A court ruling made by a Texas judge has acknowledged Bitcoin as a form of currency, thus giving the Securities and Exchange Commission (SEC) the green light to sue Ponzi scheme mastermind Trendon Shavers.
According to official reports, Shavers established and operated the Bitcoin Savings and Trust (BTCST), which was formerly referred to as First Pirate Savings & Trust. Shavers lured people to invest in the trust after promising prospective investors that their funds would earn 1 percent interest on a daily basis.
The SEC revealed that Shavers used the monikers “Pirate” and “pirateat40” to solicit for Bitcoin from investors with an offer to trade crypto investments online for their benefit. At the prime of his scheme, Shavers succeeded to amass a reported 700,000 Bitcoin – the equivalent of $64 million according to current rates.
It later turned out that BTCST was just but a pyramid scheme that used new investor funds to pay the purported interest payments to earlier investors. Investigators alleged that the Ponzi scheme mastermind converted investor crypto to U.S. dollars for his personal use.
In the end, a host of investors lost their funds. As per estimates, about $25 million worth of Bitcoin was lost to the scheme.
The SEC maintained that Shavers had obtained the funds through illegal means, and that the trust’s investments fall in the category of securities that are explicated by the Federal Securities Laws.
In his defense, Shavers asserted that BTCST investments did not fall in the classification of securities because Bitcoin is not legal tender for the United States including the argument that Bitcoin exists beyond government regulation as far as financial assets are concerned.
However, the court has challenged Shavers’ arguments by ruling that Bitcoin qualifies as a form of money. Therefore, solicitations that were done in BTCST’s favor occurred in the context of people giving actual investments of money.
Implications of the Ruling
The landmark ruling was made amid wild speculations about the place of cryptocurrencies in the context of financial laws and regulations.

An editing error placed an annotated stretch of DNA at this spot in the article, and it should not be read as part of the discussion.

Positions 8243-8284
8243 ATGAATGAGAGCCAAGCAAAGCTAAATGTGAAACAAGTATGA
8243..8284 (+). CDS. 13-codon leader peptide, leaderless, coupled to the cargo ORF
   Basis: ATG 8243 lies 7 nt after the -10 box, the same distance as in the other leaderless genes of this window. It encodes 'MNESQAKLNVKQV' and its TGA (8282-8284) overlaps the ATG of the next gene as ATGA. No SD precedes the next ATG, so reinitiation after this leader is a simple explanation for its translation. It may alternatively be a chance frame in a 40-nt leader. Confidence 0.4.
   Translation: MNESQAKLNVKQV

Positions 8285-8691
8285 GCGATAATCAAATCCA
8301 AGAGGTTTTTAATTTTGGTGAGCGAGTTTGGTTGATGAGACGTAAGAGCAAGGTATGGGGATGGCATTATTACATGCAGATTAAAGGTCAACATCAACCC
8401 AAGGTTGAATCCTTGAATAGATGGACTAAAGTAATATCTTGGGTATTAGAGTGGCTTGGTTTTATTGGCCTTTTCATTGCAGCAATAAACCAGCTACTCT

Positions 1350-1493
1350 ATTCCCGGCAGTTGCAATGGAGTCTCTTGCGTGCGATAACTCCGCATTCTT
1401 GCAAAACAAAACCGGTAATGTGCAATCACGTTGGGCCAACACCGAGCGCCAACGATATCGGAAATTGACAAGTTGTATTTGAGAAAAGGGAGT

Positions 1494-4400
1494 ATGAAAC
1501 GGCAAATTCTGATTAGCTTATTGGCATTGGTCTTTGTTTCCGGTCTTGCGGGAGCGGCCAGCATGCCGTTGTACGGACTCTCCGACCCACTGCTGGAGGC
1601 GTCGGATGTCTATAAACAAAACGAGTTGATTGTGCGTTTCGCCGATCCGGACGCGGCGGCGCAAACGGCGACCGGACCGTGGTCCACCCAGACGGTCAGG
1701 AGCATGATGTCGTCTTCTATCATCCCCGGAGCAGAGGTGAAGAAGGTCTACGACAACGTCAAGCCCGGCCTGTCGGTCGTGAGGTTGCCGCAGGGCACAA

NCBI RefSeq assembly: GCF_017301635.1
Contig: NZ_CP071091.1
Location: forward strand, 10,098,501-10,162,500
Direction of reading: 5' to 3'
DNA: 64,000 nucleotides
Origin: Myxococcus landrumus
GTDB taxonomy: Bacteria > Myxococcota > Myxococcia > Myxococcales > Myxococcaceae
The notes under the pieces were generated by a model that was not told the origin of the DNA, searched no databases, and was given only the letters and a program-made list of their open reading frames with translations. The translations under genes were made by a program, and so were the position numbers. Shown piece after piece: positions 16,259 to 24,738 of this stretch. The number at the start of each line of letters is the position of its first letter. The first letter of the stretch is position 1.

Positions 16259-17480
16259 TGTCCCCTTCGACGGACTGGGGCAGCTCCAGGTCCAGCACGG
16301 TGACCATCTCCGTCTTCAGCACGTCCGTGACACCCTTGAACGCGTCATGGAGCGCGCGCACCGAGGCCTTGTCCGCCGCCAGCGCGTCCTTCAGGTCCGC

Upon conducting an analysis of the Shavers’ case, the general counsel at Payward Inc. Constance Choi told CoinDesk that the latest ruling signals a very important event – state courts and regulatory bodies have seemingly started to acknowledge the existence of crypto, and are starting to make stances on where Bitcoin stands in the context of asset classes.
The fact that one court in Texas has chosen to classify Bitcoin as a form of money is interesting. Indeed, labelling crypto as a “currency” provides a sharp contradiction to guidelines provided by the Financial Crimes Enforcement Network (FinCEN).
To remind ourselves, FinCEN provides a clear definition of “real currency” as the tangible money (in coin or paper form) that is considered as legal tender that circulates in an economy as a medium of exchange.
The above definition is followed by the contrast of cryptocurrency, which FinCEN asserts that it does not bear real attributes of real money – and that it lacks legal tender status in the U.S. or any other country.
Thus, the fact that a crypto user cannot be termed as a money services business (MSB) under the agency’s regulations means that such persons are not subject to MSB registration, reporting and auditing regulations.
Otherwise, Choi intimated that the latest ruling does not conclude the age-old argument concerning crypto regulation – a higher court may choose to overturn the decision in case the Texas court’s power of enforcement are limited.
Nonetheless, the ruling reflects the much-needed clear definition of Bitcoin and other crypto currencies within the context of U.S. laws even as state-level machinery continue to seek closure on the matter.